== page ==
Although I believe that the file wiping method is very secure, to be 100% sure you should use a product dedicated to that purpose.<o:p>


Blowfish encryption algorithm -

Revision History

23 Sep 2002 - Initial Revision


This article, along with any associated source code and files, is licensed under The GNU General Public License (GPLv3)


About the Author

Nir Dremer
Product Manager
Israel Israel
Nir is a Product Manager from Israel with past Software Engineering Experience.

You're welcome to visit his photography site:

Comments and Discussions

QuestionIs EFS not good enough? Pin
Andreas Saurwein Franci Gonçalves24-Sep-02 23:31
memberAndreas Saurwein Franci Gonçalves24-Sep-02 23:31 
AnswerRe: Is EFS not good enough? Pin
Nir Dremer25-Sep-02 0:08
memberNir Dremer25-Sep-02 0:08 
GeneralRe: Is EFS not good enough? Pin
Andreas Saurwein Franci Gonçalves11-Dec-02 6:10
memberAndreas Saurwein Franci Gonçalves11-Dec-02 6:10 
GeneralRe: Is EFS not good enough? Pin
Nir Dremer13-Dec-02 0:15
memberNir Dremer13-Dec-02 0:15 
GeneralRe: Is EFS not good enough? Pin
Andreas Saurwein Franci Gonçalves13-Dec-02 4:11
memberAndreas Saurwein Franci Gonçalves13-Dec-02 4:11 
GeneralRe: Is EFS not good enough? Pin
supersuper26-Apr-04 10:27
membersupersuper26-Apr-04 10:27 
GeneralRe: Is EFS not good enough? Pin
Andreas Saurwein Franci Gonçalves26-Apr-04 11:49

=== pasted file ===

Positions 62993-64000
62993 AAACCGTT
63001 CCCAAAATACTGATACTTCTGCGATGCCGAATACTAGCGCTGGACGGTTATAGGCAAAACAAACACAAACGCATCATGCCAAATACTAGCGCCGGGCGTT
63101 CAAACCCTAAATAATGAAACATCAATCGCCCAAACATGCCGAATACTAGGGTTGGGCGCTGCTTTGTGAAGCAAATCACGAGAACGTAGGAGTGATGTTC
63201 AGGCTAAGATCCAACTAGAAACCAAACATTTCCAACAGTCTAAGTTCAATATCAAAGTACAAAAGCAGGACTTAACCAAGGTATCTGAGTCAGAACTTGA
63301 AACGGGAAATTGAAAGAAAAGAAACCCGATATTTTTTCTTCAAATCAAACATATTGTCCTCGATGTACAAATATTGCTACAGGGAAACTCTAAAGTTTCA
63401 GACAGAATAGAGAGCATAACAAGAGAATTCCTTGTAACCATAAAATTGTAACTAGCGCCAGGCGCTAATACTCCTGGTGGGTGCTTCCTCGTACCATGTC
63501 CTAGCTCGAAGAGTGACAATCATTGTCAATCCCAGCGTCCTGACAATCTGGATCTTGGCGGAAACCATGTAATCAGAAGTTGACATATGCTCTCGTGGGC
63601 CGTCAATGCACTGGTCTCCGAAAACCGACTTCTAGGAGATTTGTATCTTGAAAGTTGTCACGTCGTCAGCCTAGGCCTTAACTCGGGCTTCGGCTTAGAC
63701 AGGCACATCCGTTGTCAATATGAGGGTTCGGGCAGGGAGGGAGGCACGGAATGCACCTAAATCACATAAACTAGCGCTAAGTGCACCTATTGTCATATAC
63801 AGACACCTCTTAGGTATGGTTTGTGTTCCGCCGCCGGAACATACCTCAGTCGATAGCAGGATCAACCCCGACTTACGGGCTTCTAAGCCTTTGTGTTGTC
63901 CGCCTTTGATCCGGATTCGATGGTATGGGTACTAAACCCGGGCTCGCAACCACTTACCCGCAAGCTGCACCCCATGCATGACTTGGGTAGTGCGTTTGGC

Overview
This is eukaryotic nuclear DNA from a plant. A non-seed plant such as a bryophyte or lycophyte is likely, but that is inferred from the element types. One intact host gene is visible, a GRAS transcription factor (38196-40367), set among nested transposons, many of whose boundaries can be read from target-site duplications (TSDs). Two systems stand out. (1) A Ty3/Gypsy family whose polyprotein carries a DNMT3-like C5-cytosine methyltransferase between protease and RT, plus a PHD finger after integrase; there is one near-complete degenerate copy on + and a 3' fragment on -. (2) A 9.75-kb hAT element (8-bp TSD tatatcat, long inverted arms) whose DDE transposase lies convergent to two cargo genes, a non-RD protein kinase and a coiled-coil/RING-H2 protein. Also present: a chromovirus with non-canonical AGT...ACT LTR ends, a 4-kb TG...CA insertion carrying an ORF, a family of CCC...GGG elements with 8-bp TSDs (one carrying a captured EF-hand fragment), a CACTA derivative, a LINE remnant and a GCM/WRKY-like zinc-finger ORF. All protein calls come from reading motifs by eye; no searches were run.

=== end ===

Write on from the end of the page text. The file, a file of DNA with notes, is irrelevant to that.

memberAndreas Saurwein Franci Gonçalves26-Apr-04 11:49 
GeneralRe: Is EFS not good enough? Pin
supersuper2-May-04 7:08
membersupersuper2-May-04 7:08 
Maybe you can clarify this for me, but it seems that EFS and the file encryption utility are meant for different applications. Where efs is aimed mainly at protecting your own files on your own pc or on your network shares, it is not designed for sharing encrypted data with people outside of you windows network. ie. the windows user on company B's network won't have the keys to decrypt the file since their identity couldn't have been added to the key list, so you can't send them an encrypted file.

However this utility was designed to be able to share encrypted data with other contacts outside of your network. All you need is a password. Obviously you'll need to ensure the password is sent safely, not open text in an email, but EFS has exactly the same problem. But now you're not limited to access lists, and you can have separate passwords for every file. My understanding of EFS is once you gain access to someones PC with their login you now have full access to all of their encrypted data.

Maybe you like EFS, that's fine. I don't see a lot of merit in it, but then i have nothing to hide within the company that i work for.

My need was to send an encrypted file via email, efs couldn't do it (i tried, the user didn't exist on the access list, couldn't add him), this app could.

On the side, i'll take your word about the addition of CSP's, but doesn't that then reduce the usefullness since everyone you share with has to have that CSP now? Although i suppose since you're all on the same network it would be easy to transfer. Still that's another of the nice features of this utility, it can make a self extracting file. That's pretty slick, all you need is the right password, and the password isn't stored in the file so it's a strong as the encryption technology.

i'm not trying to bash you, i apologize if i came off that way.

AnswerRe: Is EFS not good enough? Pin
Anonymous1-Mar-04 0:33
memberAnonymous1-Mar-04 0:33 
GeneralRe: Is EFS not good enough? Pin
Andreas Saurwein Franci Gonçalves1-Mar-04 4:21
memberAndreas Saurwein Franci Gonçalves1-Mar-04 4:21 
GeneralBlowfish vs Twofish Pin
Anonymous23-Sep-02 12:06
memberAnonymous23-Sep-02 12:06 
GeneralRe: Blowfish vs Twofish Pin
Nir Dremer23-Sep-02 22:15
memberNir Dremer23-Sep-02 22:15 

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Posted 19 Sep 2002